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A Brief History of Jersey Sponsorship

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Yesterday, NBA Commissioner Adam Silver spoke at a Sports Business Daily conference and said that the move to put sponsorship patches on team jerseys is "inevitable." He added that this revenue-increasing tactic will likely go into practice within the next five years.

Jersey sponsorship has its roots in soccer, but it has slowly begun to creep into the other major professional sports. Here’s a brief history of the practice, including some of the more interesting jersey sponsors over the years.

The Pioneers

Most soccer historians credit Peñarol, a Uruguayan club team, with introducing the concept of jersey sponsorship to the sports world during the 1950s. A handful of clubs in France, Denmark, and Austria turned to jersey sponsorship as a means of bringing in a little extra money in the years that followed, but most leagues throughout the rest of Europe were vehemently opposed to the idea and prohibited member teams from featuring names or logos other than their own on their shirts.

Jager Bomb Precedes Sponsorship Explosion

Image via BigSoccer.com

A new age in jersey sponsorship began in 1973, when Günter Mast, the nephew of Jagermeister creator Curt Mast, had the brilliant idea of placing the German liqueur’s stag and glowing cross logo on German Bundesliga squad Eintracht Braunschweig’s uniforms. Mast had previously launched a Jagermeister-sponsored motor racing team, but saw an incredible opportunity in the world’s top sport. “Through football, you could reach all sections of the population,” he said, according to a 2008 Soccernet article.

Mast paid Eintracht Braunschweig anywhere from 160,000 Marks to 800,000 Marks over five years to put the Jagermeister logo on the front of its shirts. Initially, the German football association denied the club’s request, but the league was powerless when Eintracht Braunschweig’s players voted to replace their traditional logo with the Jagermeister stag. On March 23, 1973, the team made its debut against Schalke in its new uniforms. Seven months later, the Bundesliga officially sanctioned jersey sponsorship.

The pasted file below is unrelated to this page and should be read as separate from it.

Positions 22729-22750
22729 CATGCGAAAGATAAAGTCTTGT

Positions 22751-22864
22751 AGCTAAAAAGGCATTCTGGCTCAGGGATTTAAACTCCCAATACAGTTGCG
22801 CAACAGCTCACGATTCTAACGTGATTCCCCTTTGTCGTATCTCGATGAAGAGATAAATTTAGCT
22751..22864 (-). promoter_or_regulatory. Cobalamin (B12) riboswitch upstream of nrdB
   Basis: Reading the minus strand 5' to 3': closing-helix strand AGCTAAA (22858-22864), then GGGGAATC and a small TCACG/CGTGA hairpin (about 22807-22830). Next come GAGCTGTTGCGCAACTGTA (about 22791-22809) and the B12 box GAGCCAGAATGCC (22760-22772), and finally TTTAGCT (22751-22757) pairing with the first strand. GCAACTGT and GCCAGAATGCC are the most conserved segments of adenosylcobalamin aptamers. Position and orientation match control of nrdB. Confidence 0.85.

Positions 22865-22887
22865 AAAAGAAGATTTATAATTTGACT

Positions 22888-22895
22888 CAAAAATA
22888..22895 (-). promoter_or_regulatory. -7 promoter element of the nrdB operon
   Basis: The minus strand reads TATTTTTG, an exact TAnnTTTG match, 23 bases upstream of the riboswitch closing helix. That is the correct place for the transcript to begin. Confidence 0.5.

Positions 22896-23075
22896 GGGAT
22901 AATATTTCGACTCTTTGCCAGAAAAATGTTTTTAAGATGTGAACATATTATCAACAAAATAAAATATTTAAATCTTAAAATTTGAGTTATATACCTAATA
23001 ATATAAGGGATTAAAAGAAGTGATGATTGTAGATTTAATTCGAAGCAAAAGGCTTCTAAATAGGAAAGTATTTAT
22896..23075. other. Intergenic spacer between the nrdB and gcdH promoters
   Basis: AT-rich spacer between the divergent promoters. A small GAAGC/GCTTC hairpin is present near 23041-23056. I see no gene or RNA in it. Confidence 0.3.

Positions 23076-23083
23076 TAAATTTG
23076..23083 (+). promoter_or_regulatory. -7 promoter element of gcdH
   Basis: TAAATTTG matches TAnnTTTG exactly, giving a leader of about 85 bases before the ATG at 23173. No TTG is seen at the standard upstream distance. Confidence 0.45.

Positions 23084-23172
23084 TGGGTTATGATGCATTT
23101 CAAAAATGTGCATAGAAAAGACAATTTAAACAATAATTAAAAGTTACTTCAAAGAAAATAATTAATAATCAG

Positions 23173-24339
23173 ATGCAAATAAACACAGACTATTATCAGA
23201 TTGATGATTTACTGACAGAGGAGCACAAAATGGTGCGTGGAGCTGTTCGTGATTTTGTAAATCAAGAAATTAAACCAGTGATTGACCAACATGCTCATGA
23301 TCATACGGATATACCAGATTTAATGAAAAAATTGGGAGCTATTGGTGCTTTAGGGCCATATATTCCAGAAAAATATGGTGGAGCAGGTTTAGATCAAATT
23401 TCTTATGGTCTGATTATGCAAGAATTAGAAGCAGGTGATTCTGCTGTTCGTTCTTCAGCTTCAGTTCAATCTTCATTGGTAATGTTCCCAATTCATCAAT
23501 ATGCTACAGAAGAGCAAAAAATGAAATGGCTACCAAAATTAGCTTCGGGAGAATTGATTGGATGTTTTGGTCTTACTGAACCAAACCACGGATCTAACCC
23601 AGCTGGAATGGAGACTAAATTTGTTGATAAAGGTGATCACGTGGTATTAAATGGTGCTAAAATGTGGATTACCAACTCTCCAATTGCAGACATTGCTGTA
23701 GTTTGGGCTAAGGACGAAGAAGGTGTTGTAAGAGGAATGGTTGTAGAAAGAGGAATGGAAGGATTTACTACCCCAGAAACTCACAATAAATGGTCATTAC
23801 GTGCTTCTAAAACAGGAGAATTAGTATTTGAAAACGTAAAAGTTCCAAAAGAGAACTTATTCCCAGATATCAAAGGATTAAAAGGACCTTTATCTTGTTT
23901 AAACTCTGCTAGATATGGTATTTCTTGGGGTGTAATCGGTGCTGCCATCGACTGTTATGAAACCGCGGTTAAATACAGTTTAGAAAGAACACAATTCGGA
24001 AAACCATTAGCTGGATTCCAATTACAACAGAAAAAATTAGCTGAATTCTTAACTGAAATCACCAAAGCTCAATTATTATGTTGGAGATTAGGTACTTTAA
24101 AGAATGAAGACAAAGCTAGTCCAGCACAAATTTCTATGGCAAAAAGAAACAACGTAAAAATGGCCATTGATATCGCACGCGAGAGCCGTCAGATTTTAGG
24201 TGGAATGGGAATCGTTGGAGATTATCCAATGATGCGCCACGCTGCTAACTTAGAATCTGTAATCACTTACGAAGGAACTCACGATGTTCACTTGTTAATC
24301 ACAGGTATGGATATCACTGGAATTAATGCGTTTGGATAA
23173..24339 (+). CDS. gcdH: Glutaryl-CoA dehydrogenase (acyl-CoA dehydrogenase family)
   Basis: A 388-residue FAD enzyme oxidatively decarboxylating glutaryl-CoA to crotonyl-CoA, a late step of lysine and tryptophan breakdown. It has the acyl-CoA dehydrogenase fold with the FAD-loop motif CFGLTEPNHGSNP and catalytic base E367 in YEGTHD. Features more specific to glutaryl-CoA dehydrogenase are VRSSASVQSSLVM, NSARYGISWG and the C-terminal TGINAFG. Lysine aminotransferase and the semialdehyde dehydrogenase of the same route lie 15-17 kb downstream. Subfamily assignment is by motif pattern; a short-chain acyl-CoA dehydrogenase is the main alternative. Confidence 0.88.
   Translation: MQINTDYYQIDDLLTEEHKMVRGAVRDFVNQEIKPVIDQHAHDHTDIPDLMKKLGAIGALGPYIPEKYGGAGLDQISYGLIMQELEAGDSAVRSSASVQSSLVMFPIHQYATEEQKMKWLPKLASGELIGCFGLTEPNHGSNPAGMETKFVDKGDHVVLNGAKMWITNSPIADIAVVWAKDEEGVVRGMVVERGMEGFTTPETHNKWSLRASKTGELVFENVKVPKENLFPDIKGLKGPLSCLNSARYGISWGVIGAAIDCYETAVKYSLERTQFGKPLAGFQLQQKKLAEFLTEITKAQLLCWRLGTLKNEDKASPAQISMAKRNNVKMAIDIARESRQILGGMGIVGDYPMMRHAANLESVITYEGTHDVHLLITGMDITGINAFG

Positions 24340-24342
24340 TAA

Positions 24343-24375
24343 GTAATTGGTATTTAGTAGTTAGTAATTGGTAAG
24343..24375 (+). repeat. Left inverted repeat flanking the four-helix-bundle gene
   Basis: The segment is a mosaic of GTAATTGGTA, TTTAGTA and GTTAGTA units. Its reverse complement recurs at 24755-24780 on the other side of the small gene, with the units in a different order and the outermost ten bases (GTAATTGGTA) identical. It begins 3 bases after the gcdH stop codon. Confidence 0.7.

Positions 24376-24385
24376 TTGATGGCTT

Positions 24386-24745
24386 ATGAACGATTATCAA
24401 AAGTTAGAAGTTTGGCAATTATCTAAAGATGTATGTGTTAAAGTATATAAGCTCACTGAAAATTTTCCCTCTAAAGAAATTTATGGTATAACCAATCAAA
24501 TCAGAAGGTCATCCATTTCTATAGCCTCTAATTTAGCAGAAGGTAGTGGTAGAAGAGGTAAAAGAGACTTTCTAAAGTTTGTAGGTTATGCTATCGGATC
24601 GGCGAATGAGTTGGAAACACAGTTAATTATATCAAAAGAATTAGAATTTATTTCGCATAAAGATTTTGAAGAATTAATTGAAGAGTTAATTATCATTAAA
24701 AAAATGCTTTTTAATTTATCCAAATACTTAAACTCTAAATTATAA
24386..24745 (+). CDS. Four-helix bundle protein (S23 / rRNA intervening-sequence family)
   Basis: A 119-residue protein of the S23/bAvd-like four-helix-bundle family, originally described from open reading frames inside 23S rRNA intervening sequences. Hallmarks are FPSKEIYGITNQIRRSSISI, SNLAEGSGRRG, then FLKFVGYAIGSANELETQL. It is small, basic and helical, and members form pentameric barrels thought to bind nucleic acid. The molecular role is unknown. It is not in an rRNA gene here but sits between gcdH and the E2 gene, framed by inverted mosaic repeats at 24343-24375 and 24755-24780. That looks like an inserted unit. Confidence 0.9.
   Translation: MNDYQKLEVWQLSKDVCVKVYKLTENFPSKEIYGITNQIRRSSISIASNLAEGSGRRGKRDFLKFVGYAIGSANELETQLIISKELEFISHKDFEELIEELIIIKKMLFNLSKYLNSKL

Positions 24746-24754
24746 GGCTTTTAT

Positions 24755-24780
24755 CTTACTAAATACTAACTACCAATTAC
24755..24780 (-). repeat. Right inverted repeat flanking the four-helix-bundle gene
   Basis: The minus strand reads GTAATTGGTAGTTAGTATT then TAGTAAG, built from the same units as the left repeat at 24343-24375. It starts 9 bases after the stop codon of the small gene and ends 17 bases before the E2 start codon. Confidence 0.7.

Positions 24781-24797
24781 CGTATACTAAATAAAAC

England Reluctantly Joins the Sponsorship Party

Three years after the Jagermeister logo debuted on the pitch in Germany, Kettering Town of the English Southern League signed a four-figure sponsorship deal with Kettering Tyres and took the field with its sponsor’s name emblazoned across the front of its shirt. When league officials ordered the club to remove the name, Kettering responded by removing the last four letters in “TYRES” and claimed that “KETTERING T” stood for Kettering Town. The league didn’t find that explanation satisfactory and threatened the club with a hefty fine before it eventually removed all of the letters. One year later, English leagues began allowing jersey sponsorship.

Jersey Sponsorship Values Skyrocket

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Over the last 35 years, jersey sponsorship deals have emerged as major revenue sources for clubs throughout the world, particularly in Europe. According to a report by SPORT+MARKT, the total invested in jersey sponsorship in Europe’s top five leagues doubled from 235 million euros in 2000 to 470 million euros in 2011.

One of the largest jersey sponsorship deals belongs to Manchester United, which agreed to a $131 million deal over four years with Chicago-based AON Corp after previously being sponsored by AIG. 

Barcelona Shells Out, Eventually Sells Out

While most of their European counterparts gave in to the temptation of jersey sponsorship long ago, FC Barcelona shunned the practice for the first 111 years of its storied existence. In 2006, the club announced an unusual agreement with UNICEF, whereby it would donate $1.5 million annually to the humanitarian organization and feature the UNICEF logo on the front of its classic jerseys.